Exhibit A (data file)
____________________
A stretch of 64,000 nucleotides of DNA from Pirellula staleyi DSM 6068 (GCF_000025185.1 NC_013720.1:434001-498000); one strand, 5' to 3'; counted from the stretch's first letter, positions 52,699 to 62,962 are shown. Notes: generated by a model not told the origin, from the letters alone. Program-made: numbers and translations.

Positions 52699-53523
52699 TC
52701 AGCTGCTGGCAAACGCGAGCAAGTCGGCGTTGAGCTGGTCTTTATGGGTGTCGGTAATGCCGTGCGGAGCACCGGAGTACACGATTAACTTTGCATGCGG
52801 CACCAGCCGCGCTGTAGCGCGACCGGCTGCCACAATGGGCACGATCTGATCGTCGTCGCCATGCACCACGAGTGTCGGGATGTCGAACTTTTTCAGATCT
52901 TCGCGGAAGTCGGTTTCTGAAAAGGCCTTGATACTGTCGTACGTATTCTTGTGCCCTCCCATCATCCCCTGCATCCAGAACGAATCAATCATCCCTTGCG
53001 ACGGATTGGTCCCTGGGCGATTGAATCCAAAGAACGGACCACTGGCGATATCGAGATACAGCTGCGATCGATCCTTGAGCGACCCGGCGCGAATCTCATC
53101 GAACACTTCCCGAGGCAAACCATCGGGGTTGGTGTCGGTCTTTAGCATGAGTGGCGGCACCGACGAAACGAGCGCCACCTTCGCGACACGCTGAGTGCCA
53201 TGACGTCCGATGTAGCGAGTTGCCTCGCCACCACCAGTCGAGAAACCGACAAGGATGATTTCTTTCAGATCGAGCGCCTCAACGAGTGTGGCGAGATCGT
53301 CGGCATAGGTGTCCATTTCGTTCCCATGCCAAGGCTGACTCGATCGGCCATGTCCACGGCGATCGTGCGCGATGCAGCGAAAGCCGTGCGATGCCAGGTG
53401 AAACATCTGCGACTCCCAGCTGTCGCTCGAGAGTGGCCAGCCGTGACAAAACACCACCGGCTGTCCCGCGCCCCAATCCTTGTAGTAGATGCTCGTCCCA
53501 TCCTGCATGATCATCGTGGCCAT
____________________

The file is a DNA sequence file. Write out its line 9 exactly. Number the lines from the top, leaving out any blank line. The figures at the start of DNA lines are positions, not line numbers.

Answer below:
53201 TGACGTCCGATGTAGCGAGTTGCCTCGCCACCACCAGTCGAGAAACCGACAAGGATGATTTCTTTCAGATCGAGCGCCTCAACGAGTGTGGCGAGATCGT